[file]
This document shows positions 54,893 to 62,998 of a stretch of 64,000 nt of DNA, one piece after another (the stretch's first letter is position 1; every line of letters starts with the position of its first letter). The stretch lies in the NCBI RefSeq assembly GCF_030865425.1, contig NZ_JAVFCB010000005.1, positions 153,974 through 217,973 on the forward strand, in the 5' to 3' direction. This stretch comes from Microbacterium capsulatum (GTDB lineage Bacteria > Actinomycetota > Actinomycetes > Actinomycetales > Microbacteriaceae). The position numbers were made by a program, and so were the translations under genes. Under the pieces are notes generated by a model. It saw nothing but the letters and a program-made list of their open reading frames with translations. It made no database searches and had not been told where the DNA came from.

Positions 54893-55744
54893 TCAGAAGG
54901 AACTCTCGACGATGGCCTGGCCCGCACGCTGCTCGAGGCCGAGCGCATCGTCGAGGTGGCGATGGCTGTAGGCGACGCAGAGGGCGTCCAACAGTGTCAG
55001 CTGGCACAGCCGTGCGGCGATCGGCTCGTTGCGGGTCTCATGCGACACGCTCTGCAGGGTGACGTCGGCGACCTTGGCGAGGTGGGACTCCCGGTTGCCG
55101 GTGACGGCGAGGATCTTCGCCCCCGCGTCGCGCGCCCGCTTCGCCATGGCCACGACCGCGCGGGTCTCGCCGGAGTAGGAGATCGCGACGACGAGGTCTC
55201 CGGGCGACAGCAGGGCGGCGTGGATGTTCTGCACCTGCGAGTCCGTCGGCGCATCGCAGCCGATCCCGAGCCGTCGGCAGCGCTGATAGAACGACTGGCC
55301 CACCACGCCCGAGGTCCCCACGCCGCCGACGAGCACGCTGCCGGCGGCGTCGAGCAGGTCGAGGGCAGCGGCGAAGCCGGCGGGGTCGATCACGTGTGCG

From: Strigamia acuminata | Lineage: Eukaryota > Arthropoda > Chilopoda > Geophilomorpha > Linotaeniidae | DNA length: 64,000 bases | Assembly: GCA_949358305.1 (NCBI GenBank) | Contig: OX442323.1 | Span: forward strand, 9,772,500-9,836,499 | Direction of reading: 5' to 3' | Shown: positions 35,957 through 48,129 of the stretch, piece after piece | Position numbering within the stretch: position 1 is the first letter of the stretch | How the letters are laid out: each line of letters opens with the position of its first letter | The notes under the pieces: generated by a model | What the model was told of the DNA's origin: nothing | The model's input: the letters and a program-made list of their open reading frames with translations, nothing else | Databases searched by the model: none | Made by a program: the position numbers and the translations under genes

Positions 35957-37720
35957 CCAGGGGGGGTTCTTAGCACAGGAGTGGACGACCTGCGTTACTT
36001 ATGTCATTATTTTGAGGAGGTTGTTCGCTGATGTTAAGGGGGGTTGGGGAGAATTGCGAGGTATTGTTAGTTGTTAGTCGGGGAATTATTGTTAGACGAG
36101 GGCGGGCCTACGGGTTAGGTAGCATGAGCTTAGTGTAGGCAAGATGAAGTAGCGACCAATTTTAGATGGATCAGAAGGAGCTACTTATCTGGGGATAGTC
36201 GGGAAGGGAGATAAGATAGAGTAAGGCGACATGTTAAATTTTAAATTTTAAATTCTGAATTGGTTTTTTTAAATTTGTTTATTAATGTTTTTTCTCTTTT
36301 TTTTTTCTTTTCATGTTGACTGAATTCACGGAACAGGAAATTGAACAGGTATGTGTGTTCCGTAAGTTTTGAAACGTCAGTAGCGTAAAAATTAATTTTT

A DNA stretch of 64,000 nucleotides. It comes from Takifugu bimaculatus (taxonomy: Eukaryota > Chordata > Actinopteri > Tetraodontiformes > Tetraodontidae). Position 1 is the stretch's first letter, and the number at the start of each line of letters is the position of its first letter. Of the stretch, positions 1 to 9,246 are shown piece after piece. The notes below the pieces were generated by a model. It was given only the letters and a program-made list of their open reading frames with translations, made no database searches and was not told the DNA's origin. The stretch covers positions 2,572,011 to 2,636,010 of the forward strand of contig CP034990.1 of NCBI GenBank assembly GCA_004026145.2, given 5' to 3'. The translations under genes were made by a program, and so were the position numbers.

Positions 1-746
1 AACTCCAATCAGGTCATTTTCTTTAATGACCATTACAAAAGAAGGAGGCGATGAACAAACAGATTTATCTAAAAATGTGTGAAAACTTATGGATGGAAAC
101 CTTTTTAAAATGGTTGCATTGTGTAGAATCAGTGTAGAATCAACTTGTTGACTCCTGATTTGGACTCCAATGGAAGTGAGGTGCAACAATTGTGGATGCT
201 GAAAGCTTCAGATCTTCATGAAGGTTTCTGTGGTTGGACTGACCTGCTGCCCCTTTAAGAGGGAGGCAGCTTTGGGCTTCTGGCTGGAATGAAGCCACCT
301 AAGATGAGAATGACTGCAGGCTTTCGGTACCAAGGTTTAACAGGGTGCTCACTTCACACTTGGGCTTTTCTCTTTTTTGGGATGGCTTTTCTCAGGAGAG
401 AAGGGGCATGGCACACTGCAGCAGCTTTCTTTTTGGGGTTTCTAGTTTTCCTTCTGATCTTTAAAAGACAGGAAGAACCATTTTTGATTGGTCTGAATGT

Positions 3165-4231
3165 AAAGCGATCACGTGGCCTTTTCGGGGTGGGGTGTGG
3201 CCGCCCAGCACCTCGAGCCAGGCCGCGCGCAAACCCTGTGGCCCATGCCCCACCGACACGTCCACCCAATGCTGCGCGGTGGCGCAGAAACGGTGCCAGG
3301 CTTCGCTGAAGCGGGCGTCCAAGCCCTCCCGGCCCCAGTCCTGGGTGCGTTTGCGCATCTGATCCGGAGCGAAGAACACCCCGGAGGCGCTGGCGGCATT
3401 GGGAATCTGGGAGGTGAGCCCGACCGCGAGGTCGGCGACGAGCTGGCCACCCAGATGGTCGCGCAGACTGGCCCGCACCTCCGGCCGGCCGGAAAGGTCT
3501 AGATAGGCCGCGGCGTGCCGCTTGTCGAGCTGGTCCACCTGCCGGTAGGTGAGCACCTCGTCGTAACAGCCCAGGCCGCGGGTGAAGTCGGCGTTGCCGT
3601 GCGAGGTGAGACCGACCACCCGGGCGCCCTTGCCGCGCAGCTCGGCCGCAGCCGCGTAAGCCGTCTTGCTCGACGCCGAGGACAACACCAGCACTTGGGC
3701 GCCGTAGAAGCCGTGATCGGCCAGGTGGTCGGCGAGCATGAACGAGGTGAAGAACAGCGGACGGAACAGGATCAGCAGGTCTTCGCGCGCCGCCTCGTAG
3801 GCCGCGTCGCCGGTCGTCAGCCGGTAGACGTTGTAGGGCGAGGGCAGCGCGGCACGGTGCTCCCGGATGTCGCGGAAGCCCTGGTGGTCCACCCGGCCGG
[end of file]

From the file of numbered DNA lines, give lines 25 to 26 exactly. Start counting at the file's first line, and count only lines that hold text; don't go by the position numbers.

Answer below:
3201 CCGCCCAGCACCTCGAGCCAGGCCGCGCGCAAACCCTGTGGCCCATGCCCCACCGACACGTCCACCCAATGCTGCGCGGTGGCGCAGAAACGGTGCCAGG
3301 CTTCGCTGAAGCGGGCGTCCAAGCCCTCCCGGCCCCAGTCCTGGGTGCGTTTGCGCATCTGATCCGGAGCGAAGAACACCCCGGAGGCGCTGGCGGCATT